The ISRP and the ISAB shall each be composed of 11 members. Peer Review Groups shall be composed of a pool of scientists sufficient in size and expertise to assist the ISRP in its review responsibilities. To ensure coordination and avoid redundancy of efforts between the ISRP and the ISAB, at least two members of the ISRP shall be on the ISAB. Other ISAB members should be considered for appointment to the Peer Review Groups.

Membership shall include, to the extent feasible, scientists with expertise in Columbia River anadromous and resident fish ecology, statistics, wildlife ecology, ocean and estuary ecology, fish husbandry, genetics, geomorphology, social and economic sciences, and other relevant disciplines. There should be a balance between scientists with specific knowledge of the institutions, history, geography, and key scientific issues of the Columbia River Basin and those with more broad and diverse experience. Members should have a strong record of scientific accomplishment, high standards of scientific integrity, the ability to forge creative solutions to complex problems, and a demonstrated ability to work effectively in an interdisciplinary setting.

ISRP and ISAB membership terms are normally for three years, not to exceed two terms. Term limits of the members are staggered to ensure continuity of effort. Peer Review Group members do not have specific terms, but the ISRP and the Council will periodically review the pool of Peer Review Group members and update it when appropriate.

Appointment procedures

The appointment procedures to fill vacancies on the ISAB and the ISRP, and to augment the pool of Peer Review Group members, follow three steps. The first two steps are the same for each group. First, the Council, in cooperation with the ISAB Administrative Oversight Panel, invites the region to submit nominations. Second, the National Academy of Sciences, assisted by the National Research Council, evaluates the credentials of the nominees, submits additional nominees if necessary, and recommends a pool of qualified candidates for potential appointment. This pool of candidates should span the areas of needed expertise and meet the membership criteria for the ISRP and ISAB. The pool should be robust enough to last through several rounds of appointments. The third step, the appointment procedure, varies for the ISAB and ISRP. The ISAB Oversight Panel appoints ISAB members. The Council alone appoints ISRP and Peer Review Group members.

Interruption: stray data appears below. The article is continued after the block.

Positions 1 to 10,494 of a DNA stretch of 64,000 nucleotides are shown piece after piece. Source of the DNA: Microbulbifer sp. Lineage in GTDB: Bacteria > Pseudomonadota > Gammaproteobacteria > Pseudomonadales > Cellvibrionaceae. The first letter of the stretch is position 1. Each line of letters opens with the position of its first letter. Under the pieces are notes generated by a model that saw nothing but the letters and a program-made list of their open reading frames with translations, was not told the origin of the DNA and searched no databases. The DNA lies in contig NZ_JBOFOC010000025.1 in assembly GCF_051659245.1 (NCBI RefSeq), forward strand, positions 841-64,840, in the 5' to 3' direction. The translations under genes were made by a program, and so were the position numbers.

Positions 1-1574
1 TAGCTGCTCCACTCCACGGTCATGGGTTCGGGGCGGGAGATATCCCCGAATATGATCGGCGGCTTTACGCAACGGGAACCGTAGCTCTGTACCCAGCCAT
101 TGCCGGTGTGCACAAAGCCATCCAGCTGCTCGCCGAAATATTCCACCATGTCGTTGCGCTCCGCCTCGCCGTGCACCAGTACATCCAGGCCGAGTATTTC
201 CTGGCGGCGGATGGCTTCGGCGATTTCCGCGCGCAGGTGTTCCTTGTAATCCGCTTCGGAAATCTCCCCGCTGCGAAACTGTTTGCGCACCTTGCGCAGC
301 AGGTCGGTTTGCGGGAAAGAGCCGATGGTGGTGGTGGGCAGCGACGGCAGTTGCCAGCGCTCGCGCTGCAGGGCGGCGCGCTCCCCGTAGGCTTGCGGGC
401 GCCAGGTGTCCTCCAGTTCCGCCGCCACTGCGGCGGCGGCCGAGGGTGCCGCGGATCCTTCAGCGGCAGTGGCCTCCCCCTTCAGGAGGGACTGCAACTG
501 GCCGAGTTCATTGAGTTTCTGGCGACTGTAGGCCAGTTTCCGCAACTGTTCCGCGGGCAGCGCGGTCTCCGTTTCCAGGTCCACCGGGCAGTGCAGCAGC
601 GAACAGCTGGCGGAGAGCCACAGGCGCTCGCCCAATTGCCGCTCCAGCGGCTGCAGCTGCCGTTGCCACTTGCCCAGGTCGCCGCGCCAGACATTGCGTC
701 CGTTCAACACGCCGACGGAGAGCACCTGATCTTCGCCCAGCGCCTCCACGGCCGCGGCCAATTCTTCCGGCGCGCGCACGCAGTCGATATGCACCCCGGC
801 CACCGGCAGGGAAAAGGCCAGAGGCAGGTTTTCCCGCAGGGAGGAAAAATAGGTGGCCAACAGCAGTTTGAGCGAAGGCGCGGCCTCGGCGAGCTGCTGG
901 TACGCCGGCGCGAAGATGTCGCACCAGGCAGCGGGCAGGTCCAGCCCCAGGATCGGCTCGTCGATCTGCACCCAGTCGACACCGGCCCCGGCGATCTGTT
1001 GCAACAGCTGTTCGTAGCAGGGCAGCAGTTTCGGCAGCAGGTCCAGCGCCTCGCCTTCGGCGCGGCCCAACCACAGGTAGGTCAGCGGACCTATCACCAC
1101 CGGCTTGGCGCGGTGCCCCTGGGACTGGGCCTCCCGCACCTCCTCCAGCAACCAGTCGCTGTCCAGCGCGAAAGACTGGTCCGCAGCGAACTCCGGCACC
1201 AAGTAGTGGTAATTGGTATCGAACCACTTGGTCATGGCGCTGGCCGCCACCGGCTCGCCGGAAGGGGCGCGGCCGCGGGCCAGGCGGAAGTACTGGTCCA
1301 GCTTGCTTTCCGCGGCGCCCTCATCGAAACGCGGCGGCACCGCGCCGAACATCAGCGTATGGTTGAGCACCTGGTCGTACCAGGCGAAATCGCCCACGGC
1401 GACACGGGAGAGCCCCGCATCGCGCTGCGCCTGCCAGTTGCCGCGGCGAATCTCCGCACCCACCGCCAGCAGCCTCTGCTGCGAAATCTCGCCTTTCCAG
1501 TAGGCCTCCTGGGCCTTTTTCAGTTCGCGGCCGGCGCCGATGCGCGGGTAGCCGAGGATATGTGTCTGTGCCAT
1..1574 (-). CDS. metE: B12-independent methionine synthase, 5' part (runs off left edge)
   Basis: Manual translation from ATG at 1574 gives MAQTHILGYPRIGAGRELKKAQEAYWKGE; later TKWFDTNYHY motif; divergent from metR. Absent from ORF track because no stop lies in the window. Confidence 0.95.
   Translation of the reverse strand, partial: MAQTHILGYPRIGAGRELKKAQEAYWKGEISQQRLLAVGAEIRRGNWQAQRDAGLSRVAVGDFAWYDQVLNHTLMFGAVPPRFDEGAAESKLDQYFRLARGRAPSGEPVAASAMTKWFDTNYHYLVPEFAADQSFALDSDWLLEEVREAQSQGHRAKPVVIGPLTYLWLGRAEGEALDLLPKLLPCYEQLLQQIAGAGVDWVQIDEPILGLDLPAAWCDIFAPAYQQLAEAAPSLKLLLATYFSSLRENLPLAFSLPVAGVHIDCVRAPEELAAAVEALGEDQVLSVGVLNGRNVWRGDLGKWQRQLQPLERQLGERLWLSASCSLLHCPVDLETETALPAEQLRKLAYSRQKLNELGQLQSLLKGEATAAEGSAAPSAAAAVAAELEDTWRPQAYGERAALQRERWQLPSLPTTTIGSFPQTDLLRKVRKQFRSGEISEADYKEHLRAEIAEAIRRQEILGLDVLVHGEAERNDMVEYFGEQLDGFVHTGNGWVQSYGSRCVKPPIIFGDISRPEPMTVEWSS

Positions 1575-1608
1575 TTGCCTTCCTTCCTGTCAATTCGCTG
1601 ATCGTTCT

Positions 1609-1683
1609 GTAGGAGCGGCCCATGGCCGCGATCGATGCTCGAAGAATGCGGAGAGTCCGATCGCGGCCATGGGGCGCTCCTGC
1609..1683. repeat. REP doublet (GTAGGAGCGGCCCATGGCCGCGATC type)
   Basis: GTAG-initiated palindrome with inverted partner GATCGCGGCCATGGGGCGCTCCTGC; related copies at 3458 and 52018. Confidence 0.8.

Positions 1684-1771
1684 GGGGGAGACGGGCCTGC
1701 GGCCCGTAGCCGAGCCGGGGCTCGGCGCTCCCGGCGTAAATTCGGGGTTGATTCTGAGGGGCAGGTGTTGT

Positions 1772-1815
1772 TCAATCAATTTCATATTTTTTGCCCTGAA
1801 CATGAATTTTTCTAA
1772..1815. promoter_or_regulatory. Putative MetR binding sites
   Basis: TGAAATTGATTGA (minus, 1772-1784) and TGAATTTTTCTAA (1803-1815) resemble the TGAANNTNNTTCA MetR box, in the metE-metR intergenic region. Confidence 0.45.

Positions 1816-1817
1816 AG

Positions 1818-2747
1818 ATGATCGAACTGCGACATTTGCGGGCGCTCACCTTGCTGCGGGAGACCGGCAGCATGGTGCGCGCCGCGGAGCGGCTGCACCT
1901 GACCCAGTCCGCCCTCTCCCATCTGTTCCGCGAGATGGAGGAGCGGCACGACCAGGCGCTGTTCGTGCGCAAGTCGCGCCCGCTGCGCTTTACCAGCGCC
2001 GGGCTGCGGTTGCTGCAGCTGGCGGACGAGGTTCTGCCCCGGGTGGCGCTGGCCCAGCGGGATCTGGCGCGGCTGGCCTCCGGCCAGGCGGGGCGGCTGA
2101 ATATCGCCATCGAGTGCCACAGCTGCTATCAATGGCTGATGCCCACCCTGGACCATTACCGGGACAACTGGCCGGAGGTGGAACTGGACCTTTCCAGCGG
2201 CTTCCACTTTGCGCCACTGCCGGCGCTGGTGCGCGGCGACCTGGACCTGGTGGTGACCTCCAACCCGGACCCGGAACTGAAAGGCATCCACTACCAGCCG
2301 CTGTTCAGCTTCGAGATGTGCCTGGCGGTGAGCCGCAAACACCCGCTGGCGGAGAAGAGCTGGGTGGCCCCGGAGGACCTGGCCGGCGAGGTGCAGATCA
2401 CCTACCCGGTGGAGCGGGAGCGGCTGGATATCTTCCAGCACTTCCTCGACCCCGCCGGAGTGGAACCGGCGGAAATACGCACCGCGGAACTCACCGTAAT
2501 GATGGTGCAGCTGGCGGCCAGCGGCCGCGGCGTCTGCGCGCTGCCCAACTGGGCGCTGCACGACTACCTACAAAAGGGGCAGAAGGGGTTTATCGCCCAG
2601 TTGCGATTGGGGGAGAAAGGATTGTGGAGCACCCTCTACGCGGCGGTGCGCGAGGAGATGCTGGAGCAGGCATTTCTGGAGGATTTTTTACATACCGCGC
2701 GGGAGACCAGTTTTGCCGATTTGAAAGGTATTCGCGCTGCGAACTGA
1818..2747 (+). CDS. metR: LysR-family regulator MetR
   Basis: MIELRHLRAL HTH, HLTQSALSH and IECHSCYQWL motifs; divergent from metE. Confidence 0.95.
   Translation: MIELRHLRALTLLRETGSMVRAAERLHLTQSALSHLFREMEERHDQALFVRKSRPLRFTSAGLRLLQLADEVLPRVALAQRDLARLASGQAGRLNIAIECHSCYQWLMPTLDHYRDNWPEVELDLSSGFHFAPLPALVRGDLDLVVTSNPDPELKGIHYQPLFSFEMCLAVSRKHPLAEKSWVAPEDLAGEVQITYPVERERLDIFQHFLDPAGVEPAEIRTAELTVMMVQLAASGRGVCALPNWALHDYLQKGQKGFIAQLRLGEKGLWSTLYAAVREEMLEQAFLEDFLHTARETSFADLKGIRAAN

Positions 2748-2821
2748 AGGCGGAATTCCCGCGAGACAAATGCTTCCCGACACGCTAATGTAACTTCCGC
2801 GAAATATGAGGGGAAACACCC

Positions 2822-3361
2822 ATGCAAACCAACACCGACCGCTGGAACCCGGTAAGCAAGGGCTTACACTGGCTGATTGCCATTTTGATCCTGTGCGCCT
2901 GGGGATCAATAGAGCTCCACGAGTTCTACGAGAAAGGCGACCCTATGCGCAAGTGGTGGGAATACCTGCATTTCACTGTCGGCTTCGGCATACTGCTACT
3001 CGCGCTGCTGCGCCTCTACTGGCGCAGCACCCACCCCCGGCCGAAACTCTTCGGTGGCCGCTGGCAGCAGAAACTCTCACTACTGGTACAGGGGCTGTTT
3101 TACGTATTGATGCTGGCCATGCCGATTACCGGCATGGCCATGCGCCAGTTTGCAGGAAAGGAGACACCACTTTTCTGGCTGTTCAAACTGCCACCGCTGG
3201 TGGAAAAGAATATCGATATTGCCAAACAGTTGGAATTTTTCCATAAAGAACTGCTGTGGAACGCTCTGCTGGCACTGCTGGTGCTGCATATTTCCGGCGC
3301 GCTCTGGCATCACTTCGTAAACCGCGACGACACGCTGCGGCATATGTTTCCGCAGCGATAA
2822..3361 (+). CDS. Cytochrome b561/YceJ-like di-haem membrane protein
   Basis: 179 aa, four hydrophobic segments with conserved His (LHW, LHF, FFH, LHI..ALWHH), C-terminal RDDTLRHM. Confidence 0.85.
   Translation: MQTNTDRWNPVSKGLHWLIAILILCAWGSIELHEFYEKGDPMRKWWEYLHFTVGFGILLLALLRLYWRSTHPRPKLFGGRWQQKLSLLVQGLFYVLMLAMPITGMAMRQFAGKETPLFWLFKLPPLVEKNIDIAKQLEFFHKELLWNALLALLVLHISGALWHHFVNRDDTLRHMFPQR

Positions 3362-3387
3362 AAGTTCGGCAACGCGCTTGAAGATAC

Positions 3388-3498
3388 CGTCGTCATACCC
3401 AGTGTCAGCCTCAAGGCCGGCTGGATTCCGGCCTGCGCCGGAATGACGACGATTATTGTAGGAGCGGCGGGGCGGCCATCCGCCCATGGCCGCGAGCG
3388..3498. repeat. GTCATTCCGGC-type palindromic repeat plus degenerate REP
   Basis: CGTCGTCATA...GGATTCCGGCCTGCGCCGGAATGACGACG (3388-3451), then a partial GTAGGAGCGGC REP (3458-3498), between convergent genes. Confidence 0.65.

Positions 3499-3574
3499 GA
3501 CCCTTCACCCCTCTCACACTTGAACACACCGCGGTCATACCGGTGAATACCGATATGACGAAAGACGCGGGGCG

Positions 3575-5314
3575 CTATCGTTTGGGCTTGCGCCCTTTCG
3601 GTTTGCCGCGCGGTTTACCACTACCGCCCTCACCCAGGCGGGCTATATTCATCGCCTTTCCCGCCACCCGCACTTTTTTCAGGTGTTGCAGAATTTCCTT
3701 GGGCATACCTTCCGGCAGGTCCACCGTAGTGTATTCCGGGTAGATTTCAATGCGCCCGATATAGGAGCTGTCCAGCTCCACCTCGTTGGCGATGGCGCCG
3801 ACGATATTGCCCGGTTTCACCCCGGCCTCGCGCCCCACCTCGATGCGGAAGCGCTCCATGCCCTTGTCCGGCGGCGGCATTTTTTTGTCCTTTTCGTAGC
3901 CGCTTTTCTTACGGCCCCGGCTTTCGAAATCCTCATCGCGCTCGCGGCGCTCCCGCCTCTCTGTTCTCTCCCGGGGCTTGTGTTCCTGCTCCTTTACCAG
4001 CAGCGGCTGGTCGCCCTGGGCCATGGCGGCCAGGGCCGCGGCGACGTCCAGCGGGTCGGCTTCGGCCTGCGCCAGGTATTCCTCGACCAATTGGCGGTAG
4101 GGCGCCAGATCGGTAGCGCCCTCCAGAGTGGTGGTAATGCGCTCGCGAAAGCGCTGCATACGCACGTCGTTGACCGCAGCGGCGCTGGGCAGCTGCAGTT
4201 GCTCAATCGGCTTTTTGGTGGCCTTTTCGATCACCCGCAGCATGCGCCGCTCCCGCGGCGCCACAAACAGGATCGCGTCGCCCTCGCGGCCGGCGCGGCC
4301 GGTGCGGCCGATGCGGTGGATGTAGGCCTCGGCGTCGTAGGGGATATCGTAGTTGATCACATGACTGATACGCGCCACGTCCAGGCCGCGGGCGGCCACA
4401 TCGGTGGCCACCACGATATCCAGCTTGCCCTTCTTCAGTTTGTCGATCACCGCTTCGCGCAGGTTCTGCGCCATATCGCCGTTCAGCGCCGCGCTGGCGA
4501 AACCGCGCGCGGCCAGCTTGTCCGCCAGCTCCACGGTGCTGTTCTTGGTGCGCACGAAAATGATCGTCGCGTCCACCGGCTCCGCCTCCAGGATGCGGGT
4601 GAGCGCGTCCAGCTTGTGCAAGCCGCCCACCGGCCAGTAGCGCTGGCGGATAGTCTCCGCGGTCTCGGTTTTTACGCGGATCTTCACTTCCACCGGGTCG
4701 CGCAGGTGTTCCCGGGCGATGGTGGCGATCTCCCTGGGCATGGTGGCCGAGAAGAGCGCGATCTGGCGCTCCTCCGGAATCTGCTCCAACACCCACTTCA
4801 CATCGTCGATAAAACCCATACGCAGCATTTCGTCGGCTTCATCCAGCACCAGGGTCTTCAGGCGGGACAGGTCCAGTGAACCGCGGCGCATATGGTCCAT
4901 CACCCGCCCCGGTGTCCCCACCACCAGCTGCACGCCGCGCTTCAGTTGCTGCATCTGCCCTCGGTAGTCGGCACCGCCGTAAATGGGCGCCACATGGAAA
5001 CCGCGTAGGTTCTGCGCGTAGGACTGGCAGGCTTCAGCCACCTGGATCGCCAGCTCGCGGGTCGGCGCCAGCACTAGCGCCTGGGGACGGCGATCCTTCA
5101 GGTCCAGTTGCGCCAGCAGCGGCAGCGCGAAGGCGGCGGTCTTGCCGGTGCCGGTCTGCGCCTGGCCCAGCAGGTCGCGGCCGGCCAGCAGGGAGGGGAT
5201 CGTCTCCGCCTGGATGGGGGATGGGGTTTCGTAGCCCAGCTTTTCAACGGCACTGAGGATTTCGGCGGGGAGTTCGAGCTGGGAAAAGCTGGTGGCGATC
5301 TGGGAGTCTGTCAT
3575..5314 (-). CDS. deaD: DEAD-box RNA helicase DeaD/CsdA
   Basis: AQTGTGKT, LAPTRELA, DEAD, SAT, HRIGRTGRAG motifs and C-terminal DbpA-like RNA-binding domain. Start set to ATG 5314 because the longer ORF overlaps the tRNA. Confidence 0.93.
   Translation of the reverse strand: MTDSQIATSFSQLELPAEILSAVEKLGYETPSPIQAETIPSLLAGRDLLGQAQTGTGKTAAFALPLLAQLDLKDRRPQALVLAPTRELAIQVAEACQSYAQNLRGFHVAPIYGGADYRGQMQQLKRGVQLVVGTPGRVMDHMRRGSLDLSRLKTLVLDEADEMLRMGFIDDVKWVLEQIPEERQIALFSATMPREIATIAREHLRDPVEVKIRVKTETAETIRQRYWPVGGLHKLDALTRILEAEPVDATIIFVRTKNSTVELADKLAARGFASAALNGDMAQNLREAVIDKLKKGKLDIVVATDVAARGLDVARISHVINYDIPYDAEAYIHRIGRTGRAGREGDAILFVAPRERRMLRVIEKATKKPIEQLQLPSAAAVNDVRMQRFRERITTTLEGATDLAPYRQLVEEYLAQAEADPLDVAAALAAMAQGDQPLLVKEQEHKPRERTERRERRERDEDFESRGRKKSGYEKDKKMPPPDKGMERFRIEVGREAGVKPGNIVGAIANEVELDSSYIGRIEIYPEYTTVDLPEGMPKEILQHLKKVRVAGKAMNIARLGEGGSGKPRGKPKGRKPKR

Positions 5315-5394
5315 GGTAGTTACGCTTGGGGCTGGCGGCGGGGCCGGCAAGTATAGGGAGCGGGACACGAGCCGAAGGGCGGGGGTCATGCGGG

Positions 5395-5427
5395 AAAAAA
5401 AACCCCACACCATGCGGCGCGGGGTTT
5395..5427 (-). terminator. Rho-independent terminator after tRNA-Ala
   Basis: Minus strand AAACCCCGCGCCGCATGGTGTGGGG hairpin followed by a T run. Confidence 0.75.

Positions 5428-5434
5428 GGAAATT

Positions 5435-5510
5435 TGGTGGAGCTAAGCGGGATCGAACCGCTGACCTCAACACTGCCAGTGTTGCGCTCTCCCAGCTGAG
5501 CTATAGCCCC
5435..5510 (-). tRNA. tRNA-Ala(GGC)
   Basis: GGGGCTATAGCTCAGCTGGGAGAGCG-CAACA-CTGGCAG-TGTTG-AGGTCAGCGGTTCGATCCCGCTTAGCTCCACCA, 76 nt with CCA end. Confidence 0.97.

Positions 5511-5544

Conflict of interest

ISAB, ISRP, and Scientific Peer Review Group members are subject to the conflict of interest standards that apply to scientists performing comparable work for the National Academy of Sciences. At a minimum, members with direct or indirect financial interest in a project shall be recused from review of, or recommendations associated with such a project. The Council has approved a conflict of interest policy that satisfies the needs of the program, applies to the ISRP and the ISAB, and is based on the National Academy of Science’s standards.

 

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Appendix R. Assuring the Pacific Northwest an adequate, efficient, economical and reliable power supply →